On top of making the page content more accessible and interesting, I’m also really impressed by the thinking that has gone into the formatting of these spots. They’re essentially short, sweet vlog posts, comprised of a single shot, that introduce a character that you may encounter when you visit. Talk about leveraging some of your best assets.

If that wasn’t enough, we were also treated to a pretty hilarious idea that has all kinds of viral potential. Sorry I couldn’t find the link.

Jess Holmes – jQuery: write less, do more

I presented an idea that we’ve gotten a bit of millage out of at the OSC. The basic premise is that we can offer a whole lot of extra functionality to our clients by adopting javascript libraries. We used jQuery as an example. It’s not a new idea, but it’s a topic that causes non-web geeks to glaze over pretty quickly – so I jumped on the opportunity to yak about it to people who might listen.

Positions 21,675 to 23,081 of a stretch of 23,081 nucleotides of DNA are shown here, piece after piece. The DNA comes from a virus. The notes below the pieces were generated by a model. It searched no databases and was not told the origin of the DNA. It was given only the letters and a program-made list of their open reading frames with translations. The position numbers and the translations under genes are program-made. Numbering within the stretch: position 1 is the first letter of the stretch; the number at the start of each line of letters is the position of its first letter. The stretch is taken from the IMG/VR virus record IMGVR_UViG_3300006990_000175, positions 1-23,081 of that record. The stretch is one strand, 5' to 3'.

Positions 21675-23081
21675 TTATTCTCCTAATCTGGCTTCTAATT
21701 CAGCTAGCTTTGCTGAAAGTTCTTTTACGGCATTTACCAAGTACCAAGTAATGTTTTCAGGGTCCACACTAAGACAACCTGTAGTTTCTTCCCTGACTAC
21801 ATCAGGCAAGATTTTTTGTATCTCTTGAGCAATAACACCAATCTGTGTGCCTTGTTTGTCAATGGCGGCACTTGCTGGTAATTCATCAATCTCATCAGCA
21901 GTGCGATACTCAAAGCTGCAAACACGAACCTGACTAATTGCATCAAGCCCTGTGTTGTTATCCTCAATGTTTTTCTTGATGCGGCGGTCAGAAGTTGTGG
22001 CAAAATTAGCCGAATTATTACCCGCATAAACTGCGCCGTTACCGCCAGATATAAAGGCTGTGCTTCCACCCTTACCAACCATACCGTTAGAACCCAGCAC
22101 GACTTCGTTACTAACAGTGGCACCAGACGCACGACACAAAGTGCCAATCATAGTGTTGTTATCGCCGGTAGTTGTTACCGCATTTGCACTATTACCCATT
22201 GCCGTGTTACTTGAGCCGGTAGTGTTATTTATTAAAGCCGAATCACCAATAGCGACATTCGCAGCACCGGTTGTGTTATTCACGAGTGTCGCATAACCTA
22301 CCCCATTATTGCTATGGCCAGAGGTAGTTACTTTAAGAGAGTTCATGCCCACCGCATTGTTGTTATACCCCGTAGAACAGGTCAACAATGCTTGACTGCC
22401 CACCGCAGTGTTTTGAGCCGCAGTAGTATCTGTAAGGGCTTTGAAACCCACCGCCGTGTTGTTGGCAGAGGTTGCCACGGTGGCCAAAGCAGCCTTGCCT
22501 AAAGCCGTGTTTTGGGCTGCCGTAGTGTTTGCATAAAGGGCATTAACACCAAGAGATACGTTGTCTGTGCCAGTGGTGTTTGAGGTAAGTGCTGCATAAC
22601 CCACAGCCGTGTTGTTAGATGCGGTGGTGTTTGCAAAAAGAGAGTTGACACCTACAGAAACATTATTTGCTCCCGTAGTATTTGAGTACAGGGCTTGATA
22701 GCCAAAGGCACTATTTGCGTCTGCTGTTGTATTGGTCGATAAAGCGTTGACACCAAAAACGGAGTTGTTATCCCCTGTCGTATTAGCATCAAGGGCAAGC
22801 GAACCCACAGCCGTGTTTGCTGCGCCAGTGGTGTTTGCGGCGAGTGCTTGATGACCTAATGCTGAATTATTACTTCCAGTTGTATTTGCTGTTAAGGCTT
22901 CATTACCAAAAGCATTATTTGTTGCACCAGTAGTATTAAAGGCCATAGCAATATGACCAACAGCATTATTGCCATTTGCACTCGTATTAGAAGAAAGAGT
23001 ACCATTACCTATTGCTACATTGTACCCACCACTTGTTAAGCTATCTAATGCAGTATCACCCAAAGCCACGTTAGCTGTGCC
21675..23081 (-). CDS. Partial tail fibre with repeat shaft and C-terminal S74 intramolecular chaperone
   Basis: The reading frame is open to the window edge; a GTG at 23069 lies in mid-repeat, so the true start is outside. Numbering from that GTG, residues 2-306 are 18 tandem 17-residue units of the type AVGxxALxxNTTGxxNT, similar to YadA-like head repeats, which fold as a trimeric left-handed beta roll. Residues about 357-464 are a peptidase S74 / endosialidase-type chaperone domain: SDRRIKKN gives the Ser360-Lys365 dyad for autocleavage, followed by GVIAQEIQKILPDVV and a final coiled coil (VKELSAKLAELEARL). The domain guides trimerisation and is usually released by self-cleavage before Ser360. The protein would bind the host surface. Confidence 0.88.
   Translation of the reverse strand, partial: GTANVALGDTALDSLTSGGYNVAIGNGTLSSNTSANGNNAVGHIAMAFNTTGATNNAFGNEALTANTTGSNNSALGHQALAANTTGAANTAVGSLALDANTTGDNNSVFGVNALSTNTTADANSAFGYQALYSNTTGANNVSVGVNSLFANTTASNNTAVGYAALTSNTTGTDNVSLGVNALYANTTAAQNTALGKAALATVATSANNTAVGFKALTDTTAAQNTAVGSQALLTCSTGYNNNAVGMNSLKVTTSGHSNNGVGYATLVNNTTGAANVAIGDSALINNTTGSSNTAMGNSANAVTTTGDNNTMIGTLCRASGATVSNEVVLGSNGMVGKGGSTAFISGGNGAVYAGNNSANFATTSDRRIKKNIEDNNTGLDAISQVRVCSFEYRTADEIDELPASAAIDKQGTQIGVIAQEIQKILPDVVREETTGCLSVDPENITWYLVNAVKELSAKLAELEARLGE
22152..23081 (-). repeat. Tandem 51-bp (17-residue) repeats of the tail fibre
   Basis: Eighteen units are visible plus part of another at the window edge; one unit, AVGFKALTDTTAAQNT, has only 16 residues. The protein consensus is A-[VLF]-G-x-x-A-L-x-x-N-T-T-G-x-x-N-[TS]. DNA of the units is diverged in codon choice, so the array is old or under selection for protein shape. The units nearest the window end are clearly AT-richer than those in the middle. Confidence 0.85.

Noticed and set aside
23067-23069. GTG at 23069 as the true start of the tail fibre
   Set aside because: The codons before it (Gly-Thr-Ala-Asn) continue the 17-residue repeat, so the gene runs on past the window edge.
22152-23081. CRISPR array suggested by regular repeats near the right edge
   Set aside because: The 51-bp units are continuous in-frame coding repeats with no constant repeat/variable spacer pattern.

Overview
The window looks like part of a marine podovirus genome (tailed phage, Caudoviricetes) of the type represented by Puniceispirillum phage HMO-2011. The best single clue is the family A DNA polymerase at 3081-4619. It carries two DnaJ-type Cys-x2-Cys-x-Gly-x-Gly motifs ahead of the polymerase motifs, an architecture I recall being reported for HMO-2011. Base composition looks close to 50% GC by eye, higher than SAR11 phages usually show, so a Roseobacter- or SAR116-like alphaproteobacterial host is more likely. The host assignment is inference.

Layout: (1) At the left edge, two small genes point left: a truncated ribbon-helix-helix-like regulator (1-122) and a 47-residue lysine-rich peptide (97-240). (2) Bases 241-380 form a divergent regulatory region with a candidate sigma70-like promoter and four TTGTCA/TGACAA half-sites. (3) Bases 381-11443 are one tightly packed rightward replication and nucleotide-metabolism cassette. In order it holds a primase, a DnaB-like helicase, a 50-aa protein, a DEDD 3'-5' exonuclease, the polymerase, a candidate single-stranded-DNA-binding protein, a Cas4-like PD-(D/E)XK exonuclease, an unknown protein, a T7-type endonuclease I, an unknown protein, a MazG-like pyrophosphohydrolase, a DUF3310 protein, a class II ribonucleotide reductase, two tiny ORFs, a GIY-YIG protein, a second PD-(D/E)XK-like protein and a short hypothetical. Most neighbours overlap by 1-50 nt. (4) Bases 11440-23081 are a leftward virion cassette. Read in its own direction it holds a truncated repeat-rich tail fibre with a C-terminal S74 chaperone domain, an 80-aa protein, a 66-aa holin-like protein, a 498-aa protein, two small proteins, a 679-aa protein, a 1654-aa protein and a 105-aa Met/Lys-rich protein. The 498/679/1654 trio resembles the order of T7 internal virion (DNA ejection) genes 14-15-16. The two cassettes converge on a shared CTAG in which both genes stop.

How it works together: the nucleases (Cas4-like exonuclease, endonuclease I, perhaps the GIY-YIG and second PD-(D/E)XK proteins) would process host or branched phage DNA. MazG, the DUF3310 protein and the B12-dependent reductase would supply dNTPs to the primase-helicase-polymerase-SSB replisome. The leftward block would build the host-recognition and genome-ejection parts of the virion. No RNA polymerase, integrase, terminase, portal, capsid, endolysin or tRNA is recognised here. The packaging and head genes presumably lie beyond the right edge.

Here’s the PowerPoint that I presented. Here are the sample links from the presentation.

Cheryl Fraser – Gaming & Museums

Cheryl led an interesting discussion on Museums and gaming. Sorry Cheryl, I can’t remember the name of the individual or conference that you referenced. The major point is that gamers are a HUGE segment. What are we doing as museums and science centres to engage gamers on their turf? Currently, not that much. We’ve had a go in the past, but at the moment we seem to be focused elsewhere.

That isn’t to say that museums can’t produce excellent work. Here’s Launchball, the game that won Best of the Web at #MW2008.